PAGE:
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In Familia Romana Cap. 5 there is this sentence:

Iūlius nōn sōlus, sed cum Aemiliā et cum magnā familiā in vīllā habitat.

I'm struggling to understand why this sentence is grammatically correct. Since sōlus is an adjective, it cannot be used to modify habitat, but why don't we need a verb for the sentence/clause before sed? I would expect something like

Iūlius nōn sōlus est, sed cum Aemiliā et cum magnā familiā in vīllā habitat.

or the adverb form of sōlus to be used.

The only explanation I can think of is that Latin is more flexible in this case and the verb est can be omitted in the first sentence/clause. Could someone help me understand this?

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  • I don't speak Latin yet I feel obliged to point out, yours is the first example in 50 years of listening that I've read of Latin using accents. Did I miss something, or what? Jan 11 at 23:21
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    This is a reading aid for learners - a macron is used to mark length and an acute is used to mark accent.
    – Eleshar
    Jan 12 at 9:46
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Although it's possible that the verb est has been omitted here, as Adam says, I find it more likely that the sentence really is equivalent to Iūlius nōn sōlus habitat, sed cum Aemiliā et cum magnā familiā in vīllā habitat. Latin regulary uses adjectives in the nominative modifying the subject (and also in the accusative modifying the direct object) where English would more naturally use adverbs modifying the verb, as explained in one of the answers to another question.

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    I think in dependency syntax, this is called an attribute and it is fairly common in languages similar to Latin (with cases and free word order). The word is typically an adjective, it modifies often the subject, occasionally the direct object and it is connected through the verb.
    – Eleshar
    Jan 12 at 9:51
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Actually, this is not so much a case of missing esse, but of praedicative use of an adjectival word. Adjectives (solus), but also participles, can be used such that they agree with a nominal group (Iulius), while telling you something about the praedicate as a whole (Iulius non [habitat]), not just about the nominal group. This is also possible in other Indo-European languages:

She arrived late/crying/alone.

In English, it is not so easy to see whether a word is an adjective or an adverb, but the construction used is the same as in English. The subject she was alone, but she also arrived in a manner characterised as being alone. So alone tells you something about her, but also about her manner of arriving.

Subject and object complements are very common (trivial) cases of praedicative adjectives, in Latin, in English, and in many other languages:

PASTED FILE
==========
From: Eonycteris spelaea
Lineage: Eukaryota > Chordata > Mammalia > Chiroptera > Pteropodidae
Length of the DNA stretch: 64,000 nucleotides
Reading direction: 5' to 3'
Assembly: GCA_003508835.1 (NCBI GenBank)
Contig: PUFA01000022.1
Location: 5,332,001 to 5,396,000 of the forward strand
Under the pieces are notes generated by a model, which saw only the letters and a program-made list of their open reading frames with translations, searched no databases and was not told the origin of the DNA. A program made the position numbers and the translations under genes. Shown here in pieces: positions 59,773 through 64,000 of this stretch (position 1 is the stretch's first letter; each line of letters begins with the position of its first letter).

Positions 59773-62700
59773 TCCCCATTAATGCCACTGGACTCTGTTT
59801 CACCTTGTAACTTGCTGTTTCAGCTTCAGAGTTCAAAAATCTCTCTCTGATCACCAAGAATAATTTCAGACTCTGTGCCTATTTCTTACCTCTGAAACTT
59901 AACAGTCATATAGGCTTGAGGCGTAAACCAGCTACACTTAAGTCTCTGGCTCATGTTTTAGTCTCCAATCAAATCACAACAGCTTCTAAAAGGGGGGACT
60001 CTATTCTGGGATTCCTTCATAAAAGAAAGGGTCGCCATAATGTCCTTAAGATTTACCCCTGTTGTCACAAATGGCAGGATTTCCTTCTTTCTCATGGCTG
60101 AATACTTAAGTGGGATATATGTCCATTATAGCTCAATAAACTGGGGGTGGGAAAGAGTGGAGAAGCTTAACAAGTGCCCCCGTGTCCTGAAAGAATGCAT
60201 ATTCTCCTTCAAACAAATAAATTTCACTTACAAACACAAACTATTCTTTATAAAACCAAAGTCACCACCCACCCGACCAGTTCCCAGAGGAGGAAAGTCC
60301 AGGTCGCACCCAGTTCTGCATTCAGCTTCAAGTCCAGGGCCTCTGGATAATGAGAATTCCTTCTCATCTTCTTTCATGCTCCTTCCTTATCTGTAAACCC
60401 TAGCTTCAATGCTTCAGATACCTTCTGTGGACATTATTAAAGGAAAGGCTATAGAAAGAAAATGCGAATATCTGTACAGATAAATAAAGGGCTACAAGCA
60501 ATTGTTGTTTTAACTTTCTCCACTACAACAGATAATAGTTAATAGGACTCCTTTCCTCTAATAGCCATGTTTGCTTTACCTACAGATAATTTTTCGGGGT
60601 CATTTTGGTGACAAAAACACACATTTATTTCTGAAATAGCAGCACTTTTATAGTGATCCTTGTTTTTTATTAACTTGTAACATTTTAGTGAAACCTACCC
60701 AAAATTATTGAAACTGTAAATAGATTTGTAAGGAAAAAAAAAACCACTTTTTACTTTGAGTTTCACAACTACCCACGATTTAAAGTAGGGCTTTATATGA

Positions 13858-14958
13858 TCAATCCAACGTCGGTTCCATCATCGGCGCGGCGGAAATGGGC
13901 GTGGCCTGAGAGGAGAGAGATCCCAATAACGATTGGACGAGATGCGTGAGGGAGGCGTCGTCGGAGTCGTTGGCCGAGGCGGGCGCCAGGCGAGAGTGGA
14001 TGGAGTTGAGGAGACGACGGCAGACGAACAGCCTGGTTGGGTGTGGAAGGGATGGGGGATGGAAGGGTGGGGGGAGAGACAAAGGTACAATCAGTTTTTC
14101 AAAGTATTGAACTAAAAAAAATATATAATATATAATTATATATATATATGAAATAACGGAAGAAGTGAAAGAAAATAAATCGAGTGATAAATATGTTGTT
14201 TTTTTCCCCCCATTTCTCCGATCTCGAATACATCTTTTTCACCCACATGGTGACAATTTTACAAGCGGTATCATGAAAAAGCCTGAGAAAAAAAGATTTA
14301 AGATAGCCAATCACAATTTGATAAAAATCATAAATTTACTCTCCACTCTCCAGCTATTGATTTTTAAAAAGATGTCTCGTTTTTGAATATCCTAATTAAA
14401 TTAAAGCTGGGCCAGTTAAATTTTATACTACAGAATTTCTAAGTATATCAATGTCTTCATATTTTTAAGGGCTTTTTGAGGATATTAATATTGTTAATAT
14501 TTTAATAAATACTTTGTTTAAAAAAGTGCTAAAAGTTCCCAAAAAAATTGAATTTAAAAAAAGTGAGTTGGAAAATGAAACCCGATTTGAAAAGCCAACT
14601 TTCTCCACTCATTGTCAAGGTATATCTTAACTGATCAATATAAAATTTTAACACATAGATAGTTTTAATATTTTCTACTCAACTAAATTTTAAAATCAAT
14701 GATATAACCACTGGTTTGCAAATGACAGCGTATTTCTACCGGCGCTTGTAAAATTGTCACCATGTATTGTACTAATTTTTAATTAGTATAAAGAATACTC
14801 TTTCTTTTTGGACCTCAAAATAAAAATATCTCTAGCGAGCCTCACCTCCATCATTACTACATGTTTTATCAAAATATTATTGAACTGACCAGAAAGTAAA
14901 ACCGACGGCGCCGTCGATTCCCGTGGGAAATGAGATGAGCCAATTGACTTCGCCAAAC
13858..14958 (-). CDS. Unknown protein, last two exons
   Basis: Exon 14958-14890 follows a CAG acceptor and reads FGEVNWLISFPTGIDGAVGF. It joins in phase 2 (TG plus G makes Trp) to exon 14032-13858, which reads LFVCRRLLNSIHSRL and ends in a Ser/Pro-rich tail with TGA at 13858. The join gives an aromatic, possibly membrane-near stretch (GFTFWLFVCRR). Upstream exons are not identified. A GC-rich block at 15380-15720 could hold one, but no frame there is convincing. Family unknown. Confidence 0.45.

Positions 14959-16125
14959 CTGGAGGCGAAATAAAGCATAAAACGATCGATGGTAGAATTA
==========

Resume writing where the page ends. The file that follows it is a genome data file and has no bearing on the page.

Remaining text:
Iulius est solus.

"The lone Iulius is": this is clearly wrong and not how the sentence was intended.
"Iulius is alone": this is what it means.

So the adjective solus is not used attributively, i.e. it is not used to only modify the nominal group Iulius like any standard use of an adjective. Instead, it tells us something about how Iulius is; it tells you something about the praedicate Iulius est as a whole. Like any praedicative adjective, it still also tells you something about Iulius himself, in addition to modifying the praedicate.

In English, we often indicate praedicative use by placing the adjectival word after the nominal group it modifies, as in my first example, She arrived...

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Welcome to the community!

Est can be ommitted if the meaning is clear. You might want to check out this post about omitting esse, as it's another form of the same verb. In the case of this sentence, it's very clear that the verb is est from both the clause and with the full sentence.

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  • Thank you! This post explains it well!
    – tianz
    Jan 10 at 3:14
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In proverbs and sentences, the verb sum is often omitted both as a copula and as a verbal predicate. Font: years of latin in italian schools. Ps: when citing a verb it should be named in indicative present first person singular because that's where we study the root of the verb. and from there we study the endings and irregular verbs. It's a Englishism to say the verb esse. In the vocabulary there is for first indicative present first and second singular, then past first person singular and only at the end the infinite.

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    Welcome to the site! There are different conventions for citing a verb, some use sum and some esse, and both are used by native English speakers and others. Both are fine; see e.g. this and this. The different forms of a verb can be listed in different orders, and that is not important. With all that said, the missing verb here is probably not sum/esse but habito/habitare, as cnread points out in an answer.
    – Joonas Ilmavirta
    Jan 10 at 20:09
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    "In the vocabulary there is for first indicative present first and second singular, then past first person singular and only at the end the infinite." - Could you please give me an example of how you talk about verbs in the Italian tradition you mentioned? For instance, when I studied Latin, we memorized verbs like, amo-amavi-amatum-amare, and we referred to it as either the verb amo (we would describe it as persona prima singularis praesentis indicativi activi) or the verb amare or as the verb amo-amare.
    – Alex B.
    Jan 11 at 20:09

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